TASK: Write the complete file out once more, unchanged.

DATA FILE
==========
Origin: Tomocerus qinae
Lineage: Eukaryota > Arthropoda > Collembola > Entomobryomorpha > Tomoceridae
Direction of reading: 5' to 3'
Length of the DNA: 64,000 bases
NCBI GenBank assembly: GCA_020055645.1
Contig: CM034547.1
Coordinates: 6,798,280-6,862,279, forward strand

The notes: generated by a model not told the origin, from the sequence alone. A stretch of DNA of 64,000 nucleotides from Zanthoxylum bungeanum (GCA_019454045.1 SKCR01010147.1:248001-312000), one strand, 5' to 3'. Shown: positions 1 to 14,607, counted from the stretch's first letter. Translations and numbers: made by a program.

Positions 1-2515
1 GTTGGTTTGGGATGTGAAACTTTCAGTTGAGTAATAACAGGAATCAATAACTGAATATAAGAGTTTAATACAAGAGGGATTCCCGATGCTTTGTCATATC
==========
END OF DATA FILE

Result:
Origin: Tomocerus qinae
Lineage: Eukaryota > Arthropoda > Collembola > Entomobryomorpha > Tomoceridae
Direction of reading: 5' to 3'
Length of the DNA: 64,000 bases
NCBI GenBank assembly: GCA_020055645.1
Contig: CM034547.1
Coordinates: 6,798,280-6,862,279, forward strand

The notes: generated by a model not told the origin, from the sequence alone. A stretch of DNA of 64,000 nucleotides from Zanthoxylum bungeanum (GCA_019454045.1 SKCR01010147.1:248001-312000), one strand, 5' to 3'. Shown: positions 1 to 14,607, counted from the stretch's first letter. Translations and numbers: made by a program.

Positions 1-2515
1 GTTGGTTTGGGATGTGAAACTTTCAGTTGAGTAATAACAGGAATCAATAACTGAATATAAGAGTTTAATACAAGAGGGATTCCCGATGCTTTGTCATATC